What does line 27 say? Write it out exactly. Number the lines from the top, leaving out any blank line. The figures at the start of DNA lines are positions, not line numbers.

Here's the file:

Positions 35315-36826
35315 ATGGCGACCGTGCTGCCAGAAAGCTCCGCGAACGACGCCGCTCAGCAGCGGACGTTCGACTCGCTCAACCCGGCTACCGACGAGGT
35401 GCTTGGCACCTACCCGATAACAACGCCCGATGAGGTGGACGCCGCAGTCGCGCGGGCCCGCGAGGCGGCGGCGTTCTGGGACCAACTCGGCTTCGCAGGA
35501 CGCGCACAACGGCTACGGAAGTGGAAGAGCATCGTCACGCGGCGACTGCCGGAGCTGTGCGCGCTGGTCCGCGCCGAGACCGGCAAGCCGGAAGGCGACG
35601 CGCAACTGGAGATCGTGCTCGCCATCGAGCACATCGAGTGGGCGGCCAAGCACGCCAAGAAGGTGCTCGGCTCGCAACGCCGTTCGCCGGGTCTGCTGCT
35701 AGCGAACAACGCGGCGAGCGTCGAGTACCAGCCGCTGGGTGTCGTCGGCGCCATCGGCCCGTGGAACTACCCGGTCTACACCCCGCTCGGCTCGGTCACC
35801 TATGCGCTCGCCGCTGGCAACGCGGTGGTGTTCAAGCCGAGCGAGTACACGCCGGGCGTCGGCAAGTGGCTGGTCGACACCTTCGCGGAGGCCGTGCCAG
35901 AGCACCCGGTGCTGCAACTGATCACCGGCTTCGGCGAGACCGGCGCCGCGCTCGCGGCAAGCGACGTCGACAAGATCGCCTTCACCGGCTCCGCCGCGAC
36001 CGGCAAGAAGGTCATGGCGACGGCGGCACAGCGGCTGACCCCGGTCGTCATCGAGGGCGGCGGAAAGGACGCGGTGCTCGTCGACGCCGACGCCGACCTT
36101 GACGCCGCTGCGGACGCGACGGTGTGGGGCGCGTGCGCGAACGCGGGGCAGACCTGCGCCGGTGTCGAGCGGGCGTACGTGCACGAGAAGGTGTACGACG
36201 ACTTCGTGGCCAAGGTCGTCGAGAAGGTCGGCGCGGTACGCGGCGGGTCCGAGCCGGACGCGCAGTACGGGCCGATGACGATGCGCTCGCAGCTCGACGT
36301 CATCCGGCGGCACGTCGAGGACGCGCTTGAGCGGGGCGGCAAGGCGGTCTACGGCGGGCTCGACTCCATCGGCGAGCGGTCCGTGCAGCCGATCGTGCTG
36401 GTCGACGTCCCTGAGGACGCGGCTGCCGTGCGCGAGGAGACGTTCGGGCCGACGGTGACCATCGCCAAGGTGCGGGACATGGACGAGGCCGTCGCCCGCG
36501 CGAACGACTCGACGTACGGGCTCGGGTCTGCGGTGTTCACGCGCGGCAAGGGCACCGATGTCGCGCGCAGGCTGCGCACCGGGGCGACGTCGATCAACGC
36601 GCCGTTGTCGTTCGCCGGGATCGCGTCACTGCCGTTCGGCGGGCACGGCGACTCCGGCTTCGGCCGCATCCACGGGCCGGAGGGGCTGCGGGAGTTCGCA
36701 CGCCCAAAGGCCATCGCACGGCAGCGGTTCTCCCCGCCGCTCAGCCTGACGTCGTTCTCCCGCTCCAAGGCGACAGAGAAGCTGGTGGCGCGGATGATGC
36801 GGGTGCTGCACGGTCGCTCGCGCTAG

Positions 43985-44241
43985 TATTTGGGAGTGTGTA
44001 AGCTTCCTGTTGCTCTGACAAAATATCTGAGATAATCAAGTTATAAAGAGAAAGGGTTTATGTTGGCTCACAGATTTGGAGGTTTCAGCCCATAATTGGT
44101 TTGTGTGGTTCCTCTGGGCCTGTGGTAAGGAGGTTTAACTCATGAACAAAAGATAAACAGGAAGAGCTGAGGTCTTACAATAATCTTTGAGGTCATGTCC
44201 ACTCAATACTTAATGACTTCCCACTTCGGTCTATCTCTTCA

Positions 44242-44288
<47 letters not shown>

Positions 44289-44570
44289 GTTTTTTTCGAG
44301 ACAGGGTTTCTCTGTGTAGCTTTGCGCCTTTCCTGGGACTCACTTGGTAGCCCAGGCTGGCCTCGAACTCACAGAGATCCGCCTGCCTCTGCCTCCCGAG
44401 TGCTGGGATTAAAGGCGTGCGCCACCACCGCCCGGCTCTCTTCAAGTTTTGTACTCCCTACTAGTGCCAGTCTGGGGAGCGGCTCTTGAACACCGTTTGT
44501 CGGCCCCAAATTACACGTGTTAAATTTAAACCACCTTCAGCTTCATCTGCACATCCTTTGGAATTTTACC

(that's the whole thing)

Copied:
44301 ACAGGGTTTCTCTGTGTAGCTTTGCGCCTTTCCTGGGACTCACTTGGTAGCCCAGGCTGGCCTCGAACTCACAGAGATCCGCCTGCCTCTGCCTCCCGAG